How do survivors tell their stories of sexual violence? How should we listen? And why does it matter that we do? As a PhD student at the University of California, Santa Cruz, my ethnographic research over the past six years has entailed listening to survivors on campus in my multiple roles as an interviewer, a survivor advocate, an educator, and a student activist.

Anthropology has long situated witnessing as a practice of care (e.g. Behar 1997; Daniel 1996; Das 2006). This matters both as an object of study and a praxis of writing ethnography. Shedding light on violence enables the possibility for critique—for seeing how power works structurally and differentially through gendered and racialized bodies. Yet, I aim to heed the calls of Black feminist and critical disability scholars to tend to the “uncertain line between witness and spectator” (Hartman 1997, 4) and uplift stories not only of violence, but also survivance. In this short essay, I propose that we must expand our capacities for witnessing fragmented stories by attuning to survivors’ articulations, the form of their narratives, and their aspirations for speaking out.

The imperative of storytelling

In April 2017, during my first year at UCSC, I attended the campus’s annual Take Back the Night (TBTN) event. Over 100 students attended the march through campus, shouting slogans such as “Shatter the silence / stop the violence!” We ended at the Oakes community center for the Survivor Speak Out. The keynote speaker, Amita Swadhin, stated that a Survivor Speak Out is a way of “respecting the agency of survivors” by allowing them to control their own narratives within a community of care.1 For the next two hours, survivors publicly shared their stories, read poems, and made statements of love and support to others.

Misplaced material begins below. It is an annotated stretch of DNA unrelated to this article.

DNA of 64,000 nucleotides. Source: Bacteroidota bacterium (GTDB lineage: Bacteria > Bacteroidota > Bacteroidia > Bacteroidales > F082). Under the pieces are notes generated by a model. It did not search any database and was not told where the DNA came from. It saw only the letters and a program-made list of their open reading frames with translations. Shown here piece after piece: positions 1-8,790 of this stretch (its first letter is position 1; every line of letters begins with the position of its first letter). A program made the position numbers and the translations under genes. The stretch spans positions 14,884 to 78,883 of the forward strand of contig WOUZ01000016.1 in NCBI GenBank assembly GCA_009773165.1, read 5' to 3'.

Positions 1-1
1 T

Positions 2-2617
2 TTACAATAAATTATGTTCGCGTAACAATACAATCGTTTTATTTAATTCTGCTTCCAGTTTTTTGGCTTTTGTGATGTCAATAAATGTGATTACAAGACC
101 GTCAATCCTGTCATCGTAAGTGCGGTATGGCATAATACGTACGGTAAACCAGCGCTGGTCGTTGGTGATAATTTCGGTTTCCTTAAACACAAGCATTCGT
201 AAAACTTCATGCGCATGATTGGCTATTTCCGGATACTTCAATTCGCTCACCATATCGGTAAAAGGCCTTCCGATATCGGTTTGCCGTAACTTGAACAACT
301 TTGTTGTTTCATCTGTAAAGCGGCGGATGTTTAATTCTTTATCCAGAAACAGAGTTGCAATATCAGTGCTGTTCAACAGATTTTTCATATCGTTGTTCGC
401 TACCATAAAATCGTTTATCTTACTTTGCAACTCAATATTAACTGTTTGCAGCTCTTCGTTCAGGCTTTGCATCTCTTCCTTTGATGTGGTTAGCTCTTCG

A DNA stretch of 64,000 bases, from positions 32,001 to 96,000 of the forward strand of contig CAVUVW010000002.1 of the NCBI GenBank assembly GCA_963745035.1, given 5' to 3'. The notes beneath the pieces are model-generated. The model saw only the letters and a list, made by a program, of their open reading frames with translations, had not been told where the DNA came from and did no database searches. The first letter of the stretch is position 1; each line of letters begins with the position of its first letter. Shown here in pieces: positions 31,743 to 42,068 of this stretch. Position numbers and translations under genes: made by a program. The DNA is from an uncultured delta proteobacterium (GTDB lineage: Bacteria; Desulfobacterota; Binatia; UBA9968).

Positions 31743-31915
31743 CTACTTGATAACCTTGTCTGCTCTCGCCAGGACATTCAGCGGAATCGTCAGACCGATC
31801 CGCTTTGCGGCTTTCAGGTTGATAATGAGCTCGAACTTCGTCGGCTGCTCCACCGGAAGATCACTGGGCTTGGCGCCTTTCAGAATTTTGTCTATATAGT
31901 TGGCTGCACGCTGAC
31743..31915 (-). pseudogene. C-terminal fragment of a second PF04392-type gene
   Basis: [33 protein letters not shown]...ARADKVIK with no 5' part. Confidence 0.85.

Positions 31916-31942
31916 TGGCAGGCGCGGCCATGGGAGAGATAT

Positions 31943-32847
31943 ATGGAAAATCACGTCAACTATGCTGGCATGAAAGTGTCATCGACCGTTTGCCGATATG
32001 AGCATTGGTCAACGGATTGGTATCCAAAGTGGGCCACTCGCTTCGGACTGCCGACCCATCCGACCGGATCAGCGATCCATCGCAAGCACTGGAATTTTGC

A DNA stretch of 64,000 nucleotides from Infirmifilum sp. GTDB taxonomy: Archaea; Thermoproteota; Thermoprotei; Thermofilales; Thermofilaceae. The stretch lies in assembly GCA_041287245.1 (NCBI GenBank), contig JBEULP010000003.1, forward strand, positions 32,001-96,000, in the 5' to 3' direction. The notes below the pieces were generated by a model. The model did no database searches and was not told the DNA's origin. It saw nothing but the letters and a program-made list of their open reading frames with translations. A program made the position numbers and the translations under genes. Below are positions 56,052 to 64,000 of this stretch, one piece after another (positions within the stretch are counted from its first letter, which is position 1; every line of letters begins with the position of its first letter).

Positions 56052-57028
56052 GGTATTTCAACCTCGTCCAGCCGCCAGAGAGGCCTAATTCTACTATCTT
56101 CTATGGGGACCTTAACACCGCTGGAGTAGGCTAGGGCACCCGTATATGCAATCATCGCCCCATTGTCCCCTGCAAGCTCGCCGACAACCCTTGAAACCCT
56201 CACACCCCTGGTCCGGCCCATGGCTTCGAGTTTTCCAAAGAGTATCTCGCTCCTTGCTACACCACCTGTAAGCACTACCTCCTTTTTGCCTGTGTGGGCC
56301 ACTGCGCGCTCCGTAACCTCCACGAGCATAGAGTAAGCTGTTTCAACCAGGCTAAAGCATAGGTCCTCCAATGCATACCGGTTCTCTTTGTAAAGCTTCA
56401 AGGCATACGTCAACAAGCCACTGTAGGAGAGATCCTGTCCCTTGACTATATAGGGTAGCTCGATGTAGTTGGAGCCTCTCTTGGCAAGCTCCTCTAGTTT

A week later, I interviewed the two student interns at the Womxn’s Center who had planned the event—Anna and Taylor—to learn more about their intentions for Take Back the Night. 2 They explained that they had wanted to create a space that was intersectional and inclusive for a variety of survivor experiences. Taylor described TBTN as an “origin point” for survivors to see they are not alone and make connections with other people dealing with the same thing. They explained this shared experience in speaking out facilitates both healing and activism for future conversations.

The idea that sharing your story leads to healing, community, and activism is foundational to the framework of TBTN. Take Back the Night began in the 1970s as a form of feminist mobilization built upon the idea that collectively acknowledging the shared experiences of survivors has the capacity to render the personal political. In the context of sexual violence specifically, testimony is frequently figured as a way to restore victims’ agency and “shatter the silence” of sexual violence. Finding language can enable recognition through witnessing and validate claims to justice and belonging. Yet at the same time, the imperative of testimony demands linear coherence and graphic details of injury, which can lead survivors to experience victim-blaming, attacks on their credibility, and institutional betrayal (e.g. Baxi 2014; Matoesian 1993; Mulla 2014).